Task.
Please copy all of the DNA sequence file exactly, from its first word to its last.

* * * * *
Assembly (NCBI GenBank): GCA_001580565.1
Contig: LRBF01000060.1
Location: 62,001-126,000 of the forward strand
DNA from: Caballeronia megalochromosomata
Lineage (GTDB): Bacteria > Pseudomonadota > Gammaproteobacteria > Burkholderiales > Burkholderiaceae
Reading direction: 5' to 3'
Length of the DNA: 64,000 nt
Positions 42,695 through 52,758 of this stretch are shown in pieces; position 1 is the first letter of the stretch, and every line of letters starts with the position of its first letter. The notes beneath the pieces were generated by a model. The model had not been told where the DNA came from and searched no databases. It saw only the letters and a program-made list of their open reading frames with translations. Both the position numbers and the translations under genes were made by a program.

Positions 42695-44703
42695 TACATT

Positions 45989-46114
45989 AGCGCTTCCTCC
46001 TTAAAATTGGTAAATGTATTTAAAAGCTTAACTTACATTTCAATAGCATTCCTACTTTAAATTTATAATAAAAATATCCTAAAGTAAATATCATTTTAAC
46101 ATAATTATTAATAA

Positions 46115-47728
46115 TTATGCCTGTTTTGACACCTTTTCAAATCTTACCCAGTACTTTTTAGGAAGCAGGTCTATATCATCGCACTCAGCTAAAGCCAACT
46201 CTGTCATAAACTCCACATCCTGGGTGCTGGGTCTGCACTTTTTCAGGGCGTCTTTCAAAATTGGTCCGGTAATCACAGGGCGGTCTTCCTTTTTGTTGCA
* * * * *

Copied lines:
Assembly (NCBI GenBank): GCA_001580565.1
Contig: LRBF01000060.1
Location: 62,001-126,000 of the forward strand
DNA from: Caballeronia megalochromosomata
Lineage (GTDB): Bacteria > Pseudomonadota > Gammaproteobacteria > Burkholderiales > Burkholderiaceae
Reading direction: 5' to 3'
Length of the DNA: 64,000 nt
Positions 42,695 through 52,758 of this stretch are shown in pieces; position 1 is the first letter of the stretch, and every line of letters starts with the position of its first letter. The notes beneath the pieces were generated by a model. The model had not been told where the DNA came from and searched no databases. It saw only the letters and a program-made list of their open reading frames with translations. Both the position numbers and the translations under genes were made by a program.

Positions 42695-44703
42695 TACATT

Positions 45989-46114
45989 AGCGCTTCCTCC
46001 TTAAAATTGGTAAATGTATTTAAAAGCTTAACTTACATTTCAATAGCATTCCTACTTTAAATTTATAATAAAAATATCCTAAAGTAAATATCATTTTAAC
46101 ATAATTATTAATAA

Positions 46115-47728
46115 TTATGCCTGTTTTGACACCTTTTCAAATCTTACCCAGTACTTTTTAGGAAGCAGGTCTATATCATCGCACTCAGCTAAAGCCAACT
46201 CTGTCATAAACTCCACATCCTGGGTGCTGGGTCTGCACTTTTTCAGGGCGTCTTTCAAAATTGGTCCGGTAATCACAGGGCGGTCTTCCTTTTTGTTGCA